M.F. Martin, M. Landreman, P. Xanthopoulos, N.R. Mandell and W. Dorland -- PPCF 60, 095008 (2018)

Flux tube simulations of plasma turbulence in stellarators and tokamaks typically employ coordinates which are aligned with the magnetic field lines. Anisotropic turbulent fluctuations can be represented in such field-aligned coordinates very efficiently, but the resulting non-trivial boundary conditions involve all three spatial directions, and must be handled with care. The standard 'twist-and-shift' formulation of the boundary conditions (Beer et al 1995 Phys. Plasmas 2 2687) was derived assuming axisymmetry and is widely used because it is efficient, as long as the global magnetic shear is not too small. A generalization of this formulation is presented, appropriate for studies of non-axisymmetric, stellarator symmetric configurations, as well as for axisymmetric configurations with small global shear. The key idea is to replace the 'twist' of the standard approach (which accounts only for global shear) with the integrated local shear.

F. Warmer, P. Xanthopoulos, J.H.E. Proll, C.D. Beidler, Y. Turkin and R.C. Wolf -- Nuclear Fusion 58, 016017 (2018)

Due to foreseen improvement of neoclassical confinement in optimised stellarators—like the newly commissioned Wendelstein 7-X (W7-X) experiment in Greifswald, Germany—it is expected that turbulence will significantly contribute to the heat and particle transport, thus posing a limit to the performance of such devices. In order to develop discharge scenarios, it is thus necessary to develop a model which could reliably capture the basic characteristics of turbulence and try to predict the levels thereof. The outcome will not only be affordable, using only a fraction of the computational cost which is normally required for repetitive direct turbulence simulations, but would also highlight important physics. In this model, we seek to describe the ion heat flux caused by ion temperature gradient (ITG) micro-turbulence, which, in certain heating scenarios, can be a strong source of free energy.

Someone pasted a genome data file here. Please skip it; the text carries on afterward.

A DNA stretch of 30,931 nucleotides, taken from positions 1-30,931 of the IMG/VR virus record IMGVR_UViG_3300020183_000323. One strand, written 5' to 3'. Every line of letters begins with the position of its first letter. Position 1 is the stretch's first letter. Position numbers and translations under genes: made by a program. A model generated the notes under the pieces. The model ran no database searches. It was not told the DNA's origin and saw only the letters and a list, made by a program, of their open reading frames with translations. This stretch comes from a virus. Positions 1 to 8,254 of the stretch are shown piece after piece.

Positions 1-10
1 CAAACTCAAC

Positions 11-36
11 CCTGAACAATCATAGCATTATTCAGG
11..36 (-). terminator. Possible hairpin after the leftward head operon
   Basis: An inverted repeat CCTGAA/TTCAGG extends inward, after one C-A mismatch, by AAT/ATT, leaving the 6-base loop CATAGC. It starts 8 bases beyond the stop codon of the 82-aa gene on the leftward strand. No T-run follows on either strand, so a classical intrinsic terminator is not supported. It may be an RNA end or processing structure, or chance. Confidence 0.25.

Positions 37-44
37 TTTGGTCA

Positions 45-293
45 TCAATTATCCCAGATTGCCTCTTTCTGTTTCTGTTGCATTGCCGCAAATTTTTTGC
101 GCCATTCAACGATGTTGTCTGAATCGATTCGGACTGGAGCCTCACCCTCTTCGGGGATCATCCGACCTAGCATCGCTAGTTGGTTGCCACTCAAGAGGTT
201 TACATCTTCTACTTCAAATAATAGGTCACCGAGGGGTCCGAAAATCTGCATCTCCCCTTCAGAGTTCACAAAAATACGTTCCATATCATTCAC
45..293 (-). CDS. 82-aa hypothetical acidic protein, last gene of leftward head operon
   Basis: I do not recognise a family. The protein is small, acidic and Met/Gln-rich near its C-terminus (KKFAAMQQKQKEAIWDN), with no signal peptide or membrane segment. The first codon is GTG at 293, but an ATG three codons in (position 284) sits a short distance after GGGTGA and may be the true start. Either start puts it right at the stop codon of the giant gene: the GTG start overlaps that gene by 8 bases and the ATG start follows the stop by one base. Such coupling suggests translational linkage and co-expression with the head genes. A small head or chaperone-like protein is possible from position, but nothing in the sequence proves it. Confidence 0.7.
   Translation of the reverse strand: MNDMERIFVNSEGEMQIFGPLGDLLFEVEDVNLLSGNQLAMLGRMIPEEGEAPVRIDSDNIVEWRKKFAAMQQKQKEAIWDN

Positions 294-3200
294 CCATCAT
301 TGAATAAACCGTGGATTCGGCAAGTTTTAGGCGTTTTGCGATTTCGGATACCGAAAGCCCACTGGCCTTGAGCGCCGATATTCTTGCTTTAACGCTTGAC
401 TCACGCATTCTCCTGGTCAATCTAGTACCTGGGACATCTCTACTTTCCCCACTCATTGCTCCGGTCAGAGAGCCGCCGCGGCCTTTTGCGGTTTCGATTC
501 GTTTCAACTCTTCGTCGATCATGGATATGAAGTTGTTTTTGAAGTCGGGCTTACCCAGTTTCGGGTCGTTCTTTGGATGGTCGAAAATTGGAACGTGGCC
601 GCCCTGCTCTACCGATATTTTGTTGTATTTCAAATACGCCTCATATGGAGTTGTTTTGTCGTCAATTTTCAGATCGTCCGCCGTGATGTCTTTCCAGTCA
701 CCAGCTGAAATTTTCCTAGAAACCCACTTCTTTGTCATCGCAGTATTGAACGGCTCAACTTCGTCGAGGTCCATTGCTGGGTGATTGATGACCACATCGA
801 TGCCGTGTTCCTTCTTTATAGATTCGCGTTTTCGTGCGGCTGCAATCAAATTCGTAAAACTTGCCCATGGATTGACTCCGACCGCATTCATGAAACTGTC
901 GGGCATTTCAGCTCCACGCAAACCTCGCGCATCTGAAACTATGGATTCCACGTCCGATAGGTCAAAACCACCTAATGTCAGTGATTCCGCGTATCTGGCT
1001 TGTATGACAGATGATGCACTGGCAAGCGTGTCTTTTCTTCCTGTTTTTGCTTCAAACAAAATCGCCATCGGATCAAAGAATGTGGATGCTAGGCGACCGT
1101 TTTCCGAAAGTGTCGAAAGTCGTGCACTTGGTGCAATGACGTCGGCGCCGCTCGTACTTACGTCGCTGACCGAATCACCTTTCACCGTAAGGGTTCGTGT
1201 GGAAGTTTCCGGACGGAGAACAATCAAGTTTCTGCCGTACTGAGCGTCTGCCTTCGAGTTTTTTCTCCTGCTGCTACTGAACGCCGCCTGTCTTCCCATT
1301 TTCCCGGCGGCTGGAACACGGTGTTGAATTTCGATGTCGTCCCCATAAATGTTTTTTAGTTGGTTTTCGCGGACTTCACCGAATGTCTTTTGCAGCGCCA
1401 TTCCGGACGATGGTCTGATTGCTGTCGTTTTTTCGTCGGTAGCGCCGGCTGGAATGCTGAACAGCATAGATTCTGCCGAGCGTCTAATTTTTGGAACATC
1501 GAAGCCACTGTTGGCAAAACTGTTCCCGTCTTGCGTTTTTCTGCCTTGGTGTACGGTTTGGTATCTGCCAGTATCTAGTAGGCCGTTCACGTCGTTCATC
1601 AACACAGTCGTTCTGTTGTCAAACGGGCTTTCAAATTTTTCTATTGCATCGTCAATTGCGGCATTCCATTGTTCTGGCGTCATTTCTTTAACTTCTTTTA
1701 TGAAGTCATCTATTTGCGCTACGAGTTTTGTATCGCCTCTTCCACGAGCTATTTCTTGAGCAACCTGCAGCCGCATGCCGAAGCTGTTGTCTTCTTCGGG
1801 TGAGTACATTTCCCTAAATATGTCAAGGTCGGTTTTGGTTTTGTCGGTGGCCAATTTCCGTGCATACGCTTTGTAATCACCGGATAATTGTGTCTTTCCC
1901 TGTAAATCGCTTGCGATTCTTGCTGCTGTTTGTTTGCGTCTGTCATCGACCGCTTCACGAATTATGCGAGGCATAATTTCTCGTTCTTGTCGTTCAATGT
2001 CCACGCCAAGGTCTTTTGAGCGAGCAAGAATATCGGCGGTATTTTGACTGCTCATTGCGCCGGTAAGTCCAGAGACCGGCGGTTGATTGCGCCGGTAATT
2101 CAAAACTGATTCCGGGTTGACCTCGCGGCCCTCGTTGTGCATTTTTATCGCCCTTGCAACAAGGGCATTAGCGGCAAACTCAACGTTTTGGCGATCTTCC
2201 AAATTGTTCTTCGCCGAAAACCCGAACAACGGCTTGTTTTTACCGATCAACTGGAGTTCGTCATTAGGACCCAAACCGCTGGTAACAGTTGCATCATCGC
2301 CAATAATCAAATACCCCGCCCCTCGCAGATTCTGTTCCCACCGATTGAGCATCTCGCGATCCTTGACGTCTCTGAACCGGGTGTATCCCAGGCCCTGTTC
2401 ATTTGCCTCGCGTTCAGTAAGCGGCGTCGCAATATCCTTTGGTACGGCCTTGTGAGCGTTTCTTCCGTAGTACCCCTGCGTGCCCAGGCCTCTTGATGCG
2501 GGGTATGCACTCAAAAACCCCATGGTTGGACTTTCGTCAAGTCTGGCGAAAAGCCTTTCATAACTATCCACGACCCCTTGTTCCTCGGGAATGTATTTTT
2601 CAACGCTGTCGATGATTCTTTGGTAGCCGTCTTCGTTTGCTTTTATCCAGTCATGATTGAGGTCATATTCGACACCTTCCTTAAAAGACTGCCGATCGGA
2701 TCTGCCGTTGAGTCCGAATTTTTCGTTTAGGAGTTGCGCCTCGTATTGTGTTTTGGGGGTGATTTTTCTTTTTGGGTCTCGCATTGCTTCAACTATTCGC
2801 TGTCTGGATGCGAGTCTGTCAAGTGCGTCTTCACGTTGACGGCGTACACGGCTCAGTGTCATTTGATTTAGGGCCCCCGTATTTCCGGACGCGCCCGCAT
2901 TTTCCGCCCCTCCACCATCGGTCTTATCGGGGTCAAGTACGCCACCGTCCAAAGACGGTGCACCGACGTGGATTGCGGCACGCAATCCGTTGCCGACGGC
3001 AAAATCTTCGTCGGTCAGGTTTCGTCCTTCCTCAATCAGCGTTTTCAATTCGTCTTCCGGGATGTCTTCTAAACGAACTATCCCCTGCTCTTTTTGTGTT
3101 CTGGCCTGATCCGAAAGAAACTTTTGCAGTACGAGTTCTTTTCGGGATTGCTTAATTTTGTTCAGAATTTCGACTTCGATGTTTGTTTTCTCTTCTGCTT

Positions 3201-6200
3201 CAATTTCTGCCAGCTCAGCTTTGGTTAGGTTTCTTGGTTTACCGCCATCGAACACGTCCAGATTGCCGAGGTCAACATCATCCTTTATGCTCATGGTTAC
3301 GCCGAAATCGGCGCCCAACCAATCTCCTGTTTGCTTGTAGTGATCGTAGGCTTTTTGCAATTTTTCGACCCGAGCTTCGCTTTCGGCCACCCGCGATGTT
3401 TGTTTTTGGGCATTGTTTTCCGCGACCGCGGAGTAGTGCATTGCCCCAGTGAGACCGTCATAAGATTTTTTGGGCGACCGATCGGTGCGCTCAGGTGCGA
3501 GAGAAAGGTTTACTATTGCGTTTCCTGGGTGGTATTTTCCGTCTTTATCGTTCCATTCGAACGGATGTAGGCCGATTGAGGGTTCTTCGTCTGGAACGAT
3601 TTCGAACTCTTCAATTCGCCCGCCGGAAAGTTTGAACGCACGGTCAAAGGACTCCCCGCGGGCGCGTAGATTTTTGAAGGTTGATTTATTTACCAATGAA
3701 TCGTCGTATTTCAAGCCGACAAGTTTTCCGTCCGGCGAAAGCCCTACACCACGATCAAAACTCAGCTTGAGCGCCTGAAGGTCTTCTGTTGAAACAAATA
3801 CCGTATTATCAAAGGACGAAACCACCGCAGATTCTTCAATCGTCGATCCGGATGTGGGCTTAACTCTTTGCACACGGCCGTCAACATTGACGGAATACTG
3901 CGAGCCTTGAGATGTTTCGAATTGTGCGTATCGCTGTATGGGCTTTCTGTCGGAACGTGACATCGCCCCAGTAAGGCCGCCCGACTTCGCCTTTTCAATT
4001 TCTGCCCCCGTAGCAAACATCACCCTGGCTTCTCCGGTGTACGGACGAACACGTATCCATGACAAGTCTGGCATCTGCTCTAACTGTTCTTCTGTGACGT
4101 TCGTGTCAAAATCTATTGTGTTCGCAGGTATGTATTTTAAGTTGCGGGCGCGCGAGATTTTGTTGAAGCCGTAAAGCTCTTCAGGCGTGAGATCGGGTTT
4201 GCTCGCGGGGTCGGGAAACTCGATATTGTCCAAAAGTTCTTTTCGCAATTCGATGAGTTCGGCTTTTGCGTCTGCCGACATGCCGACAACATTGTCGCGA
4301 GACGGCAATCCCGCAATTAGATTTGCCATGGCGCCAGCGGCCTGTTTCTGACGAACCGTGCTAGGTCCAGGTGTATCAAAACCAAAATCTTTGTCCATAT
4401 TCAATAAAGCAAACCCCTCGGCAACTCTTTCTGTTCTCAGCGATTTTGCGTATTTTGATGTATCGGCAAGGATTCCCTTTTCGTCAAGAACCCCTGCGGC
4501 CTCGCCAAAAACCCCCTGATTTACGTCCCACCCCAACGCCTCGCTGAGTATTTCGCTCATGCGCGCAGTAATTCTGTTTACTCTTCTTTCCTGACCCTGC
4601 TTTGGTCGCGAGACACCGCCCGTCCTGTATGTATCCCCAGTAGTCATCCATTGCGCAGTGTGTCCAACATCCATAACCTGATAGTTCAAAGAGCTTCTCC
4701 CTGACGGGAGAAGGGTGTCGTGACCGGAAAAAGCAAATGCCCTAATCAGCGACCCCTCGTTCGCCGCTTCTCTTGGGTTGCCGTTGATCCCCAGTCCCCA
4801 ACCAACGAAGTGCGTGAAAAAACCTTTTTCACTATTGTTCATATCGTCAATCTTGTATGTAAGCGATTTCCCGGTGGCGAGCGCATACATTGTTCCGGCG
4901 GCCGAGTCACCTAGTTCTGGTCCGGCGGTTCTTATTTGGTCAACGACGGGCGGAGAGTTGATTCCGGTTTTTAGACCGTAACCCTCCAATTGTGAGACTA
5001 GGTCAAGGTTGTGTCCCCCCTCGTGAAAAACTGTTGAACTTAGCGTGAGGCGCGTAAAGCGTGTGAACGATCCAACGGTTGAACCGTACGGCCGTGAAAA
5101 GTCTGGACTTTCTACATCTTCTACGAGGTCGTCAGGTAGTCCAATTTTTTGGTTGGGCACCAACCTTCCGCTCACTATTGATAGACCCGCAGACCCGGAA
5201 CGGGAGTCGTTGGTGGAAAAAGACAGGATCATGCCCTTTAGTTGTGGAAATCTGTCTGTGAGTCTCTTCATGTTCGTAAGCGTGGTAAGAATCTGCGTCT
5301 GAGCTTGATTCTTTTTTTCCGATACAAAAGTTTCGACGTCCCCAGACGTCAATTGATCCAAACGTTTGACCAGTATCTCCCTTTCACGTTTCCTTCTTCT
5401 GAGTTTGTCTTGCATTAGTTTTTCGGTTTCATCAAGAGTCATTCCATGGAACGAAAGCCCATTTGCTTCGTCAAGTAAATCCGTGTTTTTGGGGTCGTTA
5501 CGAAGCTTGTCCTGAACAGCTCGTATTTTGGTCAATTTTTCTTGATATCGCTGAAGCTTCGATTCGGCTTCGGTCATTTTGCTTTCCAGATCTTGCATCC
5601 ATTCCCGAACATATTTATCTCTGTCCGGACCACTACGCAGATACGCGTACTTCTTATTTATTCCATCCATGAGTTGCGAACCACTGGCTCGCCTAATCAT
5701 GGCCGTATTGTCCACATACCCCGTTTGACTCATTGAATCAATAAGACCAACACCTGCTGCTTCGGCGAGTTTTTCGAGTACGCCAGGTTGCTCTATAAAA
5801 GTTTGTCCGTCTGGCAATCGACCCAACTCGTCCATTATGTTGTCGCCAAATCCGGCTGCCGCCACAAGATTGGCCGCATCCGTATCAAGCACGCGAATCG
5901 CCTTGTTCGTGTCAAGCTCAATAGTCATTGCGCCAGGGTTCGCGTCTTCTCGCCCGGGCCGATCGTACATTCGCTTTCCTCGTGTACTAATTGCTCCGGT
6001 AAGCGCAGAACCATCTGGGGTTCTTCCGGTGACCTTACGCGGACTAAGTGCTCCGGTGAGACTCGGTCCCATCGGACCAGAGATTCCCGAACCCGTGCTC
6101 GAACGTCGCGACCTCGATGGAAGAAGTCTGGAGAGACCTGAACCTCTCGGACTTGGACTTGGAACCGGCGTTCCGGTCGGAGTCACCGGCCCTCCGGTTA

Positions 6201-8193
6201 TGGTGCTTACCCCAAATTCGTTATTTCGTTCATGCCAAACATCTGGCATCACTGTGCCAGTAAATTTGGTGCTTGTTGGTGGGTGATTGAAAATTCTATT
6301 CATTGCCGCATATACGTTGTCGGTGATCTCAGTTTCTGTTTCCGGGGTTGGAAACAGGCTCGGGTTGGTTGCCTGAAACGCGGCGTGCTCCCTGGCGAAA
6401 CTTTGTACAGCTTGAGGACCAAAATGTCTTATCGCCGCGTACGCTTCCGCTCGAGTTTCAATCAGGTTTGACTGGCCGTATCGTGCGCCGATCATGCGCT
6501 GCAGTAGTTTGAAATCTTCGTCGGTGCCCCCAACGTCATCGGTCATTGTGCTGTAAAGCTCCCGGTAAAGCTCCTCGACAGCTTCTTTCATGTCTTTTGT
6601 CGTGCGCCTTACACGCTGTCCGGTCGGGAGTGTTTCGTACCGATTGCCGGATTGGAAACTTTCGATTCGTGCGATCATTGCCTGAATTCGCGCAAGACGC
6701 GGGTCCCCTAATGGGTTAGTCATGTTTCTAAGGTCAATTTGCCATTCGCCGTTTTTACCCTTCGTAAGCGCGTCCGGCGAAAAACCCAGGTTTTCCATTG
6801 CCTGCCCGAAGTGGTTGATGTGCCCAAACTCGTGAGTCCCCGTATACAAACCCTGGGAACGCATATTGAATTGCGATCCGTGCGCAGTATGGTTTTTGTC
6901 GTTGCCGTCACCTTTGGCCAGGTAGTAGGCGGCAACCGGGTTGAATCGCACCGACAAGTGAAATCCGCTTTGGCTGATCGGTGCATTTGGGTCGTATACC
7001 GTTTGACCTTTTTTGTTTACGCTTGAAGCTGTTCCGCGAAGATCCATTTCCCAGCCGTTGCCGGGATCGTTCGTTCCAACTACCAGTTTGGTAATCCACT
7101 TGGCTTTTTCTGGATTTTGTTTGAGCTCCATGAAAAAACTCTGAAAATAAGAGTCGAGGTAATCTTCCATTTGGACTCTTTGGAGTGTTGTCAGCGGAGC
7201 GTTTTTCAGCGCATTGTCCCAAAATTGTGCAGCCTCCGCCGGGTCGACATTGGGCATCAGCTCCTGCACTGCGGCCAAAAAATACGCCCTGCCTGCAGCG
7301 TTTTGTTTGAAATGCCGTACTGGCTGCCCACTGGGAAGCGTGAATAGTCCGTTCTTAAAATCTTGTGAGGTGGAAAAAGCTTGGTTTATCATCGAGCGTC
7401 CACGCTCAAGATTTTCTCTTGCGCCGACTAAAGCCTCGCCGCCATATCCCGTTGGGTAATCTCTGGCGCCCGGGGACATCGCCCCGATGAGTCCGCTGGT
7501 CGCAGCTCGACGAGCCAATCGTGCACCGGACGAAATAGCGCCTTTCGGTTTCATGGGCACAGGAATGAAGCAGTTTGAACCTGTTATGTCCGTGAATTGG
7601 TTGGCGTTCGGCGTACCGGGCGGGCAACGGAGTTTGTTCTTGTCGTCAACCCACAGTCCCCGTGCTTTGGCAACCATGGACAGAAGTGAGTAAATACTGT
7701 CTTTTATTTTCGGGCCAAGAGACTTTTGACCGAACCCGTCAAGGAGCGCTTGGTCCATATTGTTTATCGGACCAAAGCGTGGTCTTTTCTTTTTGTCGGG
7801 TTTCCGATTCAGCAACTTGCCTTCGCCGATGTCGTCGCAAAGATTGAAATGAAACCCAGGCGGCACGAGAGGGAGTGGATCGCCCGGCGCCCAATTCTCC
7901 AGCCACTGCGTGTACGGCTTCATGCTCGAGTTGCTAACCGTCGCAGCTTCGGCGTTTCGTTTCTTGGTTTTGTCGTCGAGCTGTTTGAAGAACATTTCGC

D.A. Gates et al. -- Nuclear Fusion 57, 126064 (2017)

Computational optimization has revolutionized the field of stellarator design. To date, optimizations have focused primarily on optimization of neoclassical confinement and ideal MHD stability, although limited optimization of other parameters has also been performed. The purpose of this paper is to outline a select set of new concepts for stellarator optimization that, when taken as a group, present a significant step forward in the stellarator concept. One of the criticisms that has been leveled at existing methods of design is the complexity of the resultant field coils. Recently, a new coil optimization code—COILOPT++, which uses a spline insteadof a Fourier representation of the coils,—was written and included in the STELLOPT suite of codes.